Instructables
Lost that special plug for your favorite appliance or toy?

Want to utilize that "DC power" jack on your walkman, but it didn't come with a plug?

Need a power supply for that special project but not sure which one to use?

Here's my little guide for picking the best power supply for your needs.
 
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Step 1: AC and DC power

Picture of AC and DC power
AC and DC power are the two types of power which you are probably familiar with.

AC power comes from the power company, and is accessible through the outlets in your house.

DC power comes from batteries.

Sometimes we need to convert the AC power from the wall to DC power in order to run a device which normally might run on batteries. The tool for this job is an AC/DC adapter or transformer which is often referred to as a "wallwart" as it sticks out of the wall in an unsightly manner.

Most appliances that require an adapter like this have a label near the power jack which details about the voltage and polarity required.
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PhilKE3FL8 months ago
pir8p3t3 - Thanks it was very good and safe. I've posted a few other comments and a link to my website and article about the older linear wallwarts and how to determine when it is safe to use a wallwart that doesn't match the device's requirements perfectly. My article was for Linear wallwarts only, switchers are more limited in what they will supply. However, there was another Instructable showing how to use a switcher, (it would work with a linear as well) and then a linear regulator LM78XX to get the voltage needed. Then as long as the switcher can supply more current than the device needed you'd be all set. This was almost identical to another article of mine published in QST magazine years ago for doing something very similar. It's good to see these things here!
PhilKE3FL8 months ago
"NEVER NEVER NEVER NEVER USE AN UNDER RATED ADAPTER!" - This is true for the newer switching regulator wallwarts. On the other hand switching regulators will not supply more current than they are capable of & so the device simply won't work, at least that's been my experience with switchers. As for linear wallwarts my article covers how and when it is OK to use a wall wart with different ratings that the device needs. The article is: "Reusing a Wall Wart, Revisited" - my website is: http://cs.yrex.com/ke3fl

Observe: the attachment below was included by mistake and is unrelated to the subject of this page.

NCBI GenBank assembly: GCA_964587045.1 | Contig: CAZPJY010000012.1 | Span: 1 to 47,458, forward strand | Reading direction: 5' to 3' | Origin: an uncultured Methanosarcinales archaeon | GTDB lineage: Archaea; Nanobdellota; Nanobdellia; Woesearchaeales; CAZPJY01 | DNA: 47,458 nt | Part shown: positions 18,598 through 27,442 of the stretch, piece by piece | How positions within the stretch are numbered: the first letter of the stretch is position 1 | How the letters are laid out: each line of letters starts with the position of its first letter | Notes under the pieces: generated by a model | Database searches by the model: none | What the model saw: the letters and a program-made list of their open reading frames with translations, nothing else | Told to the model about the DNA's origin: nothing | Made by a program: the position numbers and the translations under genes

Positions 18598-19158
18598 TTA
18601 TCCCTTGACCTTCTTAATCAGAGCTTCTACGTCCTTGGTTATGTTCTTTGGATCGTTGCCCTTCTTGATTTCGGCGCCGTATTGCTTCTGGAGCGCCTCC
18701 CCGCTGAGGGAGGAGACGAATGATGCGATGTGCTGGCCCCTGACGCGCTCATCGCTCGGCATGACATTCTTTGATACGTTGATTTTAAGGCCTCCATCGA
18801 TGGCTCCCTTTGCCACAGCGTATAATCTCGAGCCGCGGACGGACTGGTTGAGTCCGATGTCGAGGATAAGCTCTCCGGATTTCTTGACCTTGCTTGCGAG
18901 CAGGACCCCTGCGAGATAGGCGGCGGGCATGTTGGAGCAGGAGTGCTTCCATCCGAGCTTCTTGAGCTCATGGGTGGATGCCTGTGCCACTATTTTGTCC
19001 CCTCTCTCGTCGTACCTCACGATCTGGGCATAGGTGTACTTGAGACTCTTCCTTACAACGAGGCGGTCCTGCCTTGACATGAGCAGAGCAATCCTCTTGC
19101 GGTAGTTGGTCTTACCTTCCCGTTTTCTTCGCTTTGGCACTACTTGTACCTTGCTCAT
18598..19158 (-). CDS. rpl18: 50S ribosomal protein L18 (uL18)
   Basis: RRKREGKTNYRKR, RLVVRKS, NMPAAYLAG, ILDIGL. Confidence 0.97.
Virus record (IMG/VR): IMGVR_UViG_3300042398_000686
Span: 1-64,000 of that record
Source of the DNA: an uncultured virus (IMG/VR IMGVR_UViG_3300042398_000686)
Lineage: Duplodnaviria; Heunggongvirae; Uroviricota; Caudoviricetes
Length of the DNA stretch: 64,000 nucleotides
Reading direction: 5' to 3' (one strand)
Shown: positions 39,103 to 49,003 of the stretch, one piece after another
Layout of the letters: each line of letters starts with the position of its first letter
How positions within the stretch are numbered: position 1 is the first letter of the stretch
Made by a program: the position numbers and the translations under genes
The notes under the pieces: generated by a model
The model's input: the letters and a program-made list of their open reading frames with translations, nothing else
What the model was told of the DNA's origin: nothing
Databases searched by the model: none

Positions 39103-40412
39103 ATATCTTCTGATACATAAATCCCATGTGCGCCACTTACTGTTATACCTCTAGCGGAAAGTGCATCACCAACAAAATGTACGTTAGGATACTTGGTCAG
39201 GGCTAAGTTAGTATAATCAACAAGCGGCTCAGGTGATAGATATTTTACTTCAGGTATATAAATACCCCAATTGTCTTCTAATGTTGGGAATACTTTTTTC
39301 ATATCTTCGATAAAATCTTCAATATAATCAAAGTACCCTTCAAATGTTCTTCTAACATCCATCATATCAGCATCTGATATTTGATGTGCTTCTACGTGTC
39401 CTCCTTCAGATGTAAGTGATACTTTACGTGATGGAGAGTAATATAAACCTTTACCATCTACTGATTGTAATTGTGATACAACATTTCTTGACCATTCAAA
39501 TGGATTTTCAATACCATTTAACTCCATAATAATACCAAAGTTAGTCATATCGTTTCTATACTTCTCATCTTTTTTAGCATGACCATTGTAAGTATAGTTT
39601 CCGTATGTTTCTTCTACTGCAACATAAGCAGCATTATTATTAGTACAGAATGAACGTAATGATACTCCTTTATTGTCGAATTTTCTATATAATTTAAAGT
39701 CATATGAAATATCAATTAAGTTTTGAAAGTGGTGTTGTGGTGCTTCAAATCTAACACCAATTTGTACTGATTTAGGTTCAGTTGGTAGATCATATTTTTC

LasVegas7 years ago
Yes. We call pressure, Voltage, but it's normally represented in the equation as 'E' (for energy). So the equations would be shown as E=IR and P=IE.
E stands for Electromotive force, that's your pressure. I'm old school & I still use V = IR, but I know better :)
pir8p3t3 (author)  LasVegas7 years ago
I'm sure a quick perusal of some textbooks on the subject will offer up a large number of exaples where the preferred notation for electrical potential is V. The notation is a matter of preference, and I have seen all three used by different professors.
PhilKE3FL8 months ago
"IF THE VOLTAGE RATING DOESN'T MATCH EXACTLY, THE ADAPTER IS NOT SUITABLE FOR THE JOB." - Not completely true I wrote an article on how to select a linear (transformer) wallwart. The original was published in WorldRadio the second rewrite that used a program that another ham, George Murphy, VE3ERP, & I collaborated on is up on my web site it is http://cs.yrex.com/ke3fl - search on "Reusing a Wall Wart, Revisited" to find the link to the updated article. NOTE: The program was written in BASIC for DOS computers and probably will no longer work on Windows 7 or newer Windows OSs. I should probably convert it to JavaScript, all I need is time.
ocelot16336 years ago